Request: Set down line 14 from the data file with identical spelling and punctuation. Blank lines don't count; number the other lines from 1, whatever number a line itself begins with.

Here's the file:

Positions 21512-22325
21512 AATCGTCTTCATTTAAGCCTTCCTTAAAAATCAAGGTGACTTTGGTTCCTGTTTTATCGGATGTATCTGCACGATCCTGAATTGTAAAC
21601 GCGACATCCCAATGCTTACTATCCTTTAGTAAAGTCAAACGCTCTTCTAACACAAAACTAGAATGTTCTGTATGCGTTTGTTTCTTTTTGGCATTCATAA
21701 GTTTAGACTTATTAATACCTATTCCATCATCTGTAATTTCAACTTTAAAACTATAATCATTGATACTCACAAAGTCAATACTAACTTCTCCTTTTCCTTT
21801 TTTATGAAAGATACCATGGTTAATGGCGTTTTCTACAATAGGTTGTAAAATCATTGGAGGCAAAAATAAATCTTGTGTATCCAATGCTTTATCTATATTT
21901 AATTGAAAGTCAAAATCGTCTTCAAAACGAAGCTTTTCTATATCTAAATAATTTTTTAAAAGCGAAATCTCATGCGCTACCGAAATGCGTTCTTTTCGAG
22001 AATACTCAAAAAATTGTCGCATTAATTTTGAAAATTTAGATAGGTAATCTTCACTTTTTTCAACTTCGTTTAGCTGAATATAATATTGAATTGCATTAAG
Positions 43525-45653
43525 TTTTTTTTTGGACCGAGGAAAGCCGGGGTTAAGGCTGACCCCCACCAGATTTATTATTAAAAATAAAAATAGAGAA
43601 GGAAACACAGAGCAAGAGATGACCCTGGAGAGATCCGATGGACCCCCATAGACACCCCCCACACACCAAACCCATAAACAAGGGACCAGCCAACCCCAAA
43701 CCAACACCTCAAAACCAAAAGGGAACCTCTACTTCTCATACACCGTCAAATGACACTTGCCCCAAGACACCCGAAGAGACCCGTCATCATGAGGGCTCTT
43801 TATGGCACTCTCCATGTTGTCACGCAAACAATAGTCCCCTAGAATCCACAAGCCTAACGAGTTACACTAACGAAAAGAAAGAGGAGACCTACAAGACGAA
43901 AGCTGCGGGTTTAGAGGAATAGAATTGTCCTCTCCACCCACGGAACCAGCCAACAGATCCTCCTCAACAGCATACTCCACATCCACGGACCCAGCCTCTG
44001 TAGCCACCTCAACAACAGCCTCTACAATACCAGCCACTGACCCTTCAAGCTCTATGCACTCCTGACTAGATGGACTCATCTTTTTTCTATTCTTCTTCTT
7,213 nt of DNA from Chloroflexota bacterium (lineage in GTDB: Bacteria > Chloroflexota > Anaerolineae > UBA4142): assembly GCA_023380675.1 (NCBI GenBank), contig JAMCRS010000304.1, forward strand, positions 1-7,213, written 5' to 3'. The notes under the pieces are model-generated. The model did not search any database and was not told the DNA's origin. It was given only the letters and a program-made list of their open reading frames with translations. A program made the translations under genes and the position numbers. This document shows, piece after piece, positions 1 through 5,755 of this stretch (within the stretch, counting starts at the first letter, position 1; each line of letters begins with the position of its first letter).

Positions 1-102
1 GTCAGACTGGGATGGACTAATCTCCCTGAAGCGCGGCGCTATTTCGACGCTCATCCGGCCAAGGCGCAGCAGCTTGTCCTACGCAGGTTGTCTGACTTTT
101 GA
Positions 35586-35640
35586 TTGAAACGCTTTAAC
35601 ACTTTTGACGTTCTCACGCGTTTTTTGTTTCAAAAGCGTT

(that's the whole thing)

44001 TAGCCACCTCAACAACAGCCTCTACAATACCAGCCACTGACCCTTCAAGCTCTATGCACTCCTGACTAGATGGACTCATCTTTTTTCTATTCTTCTTCTT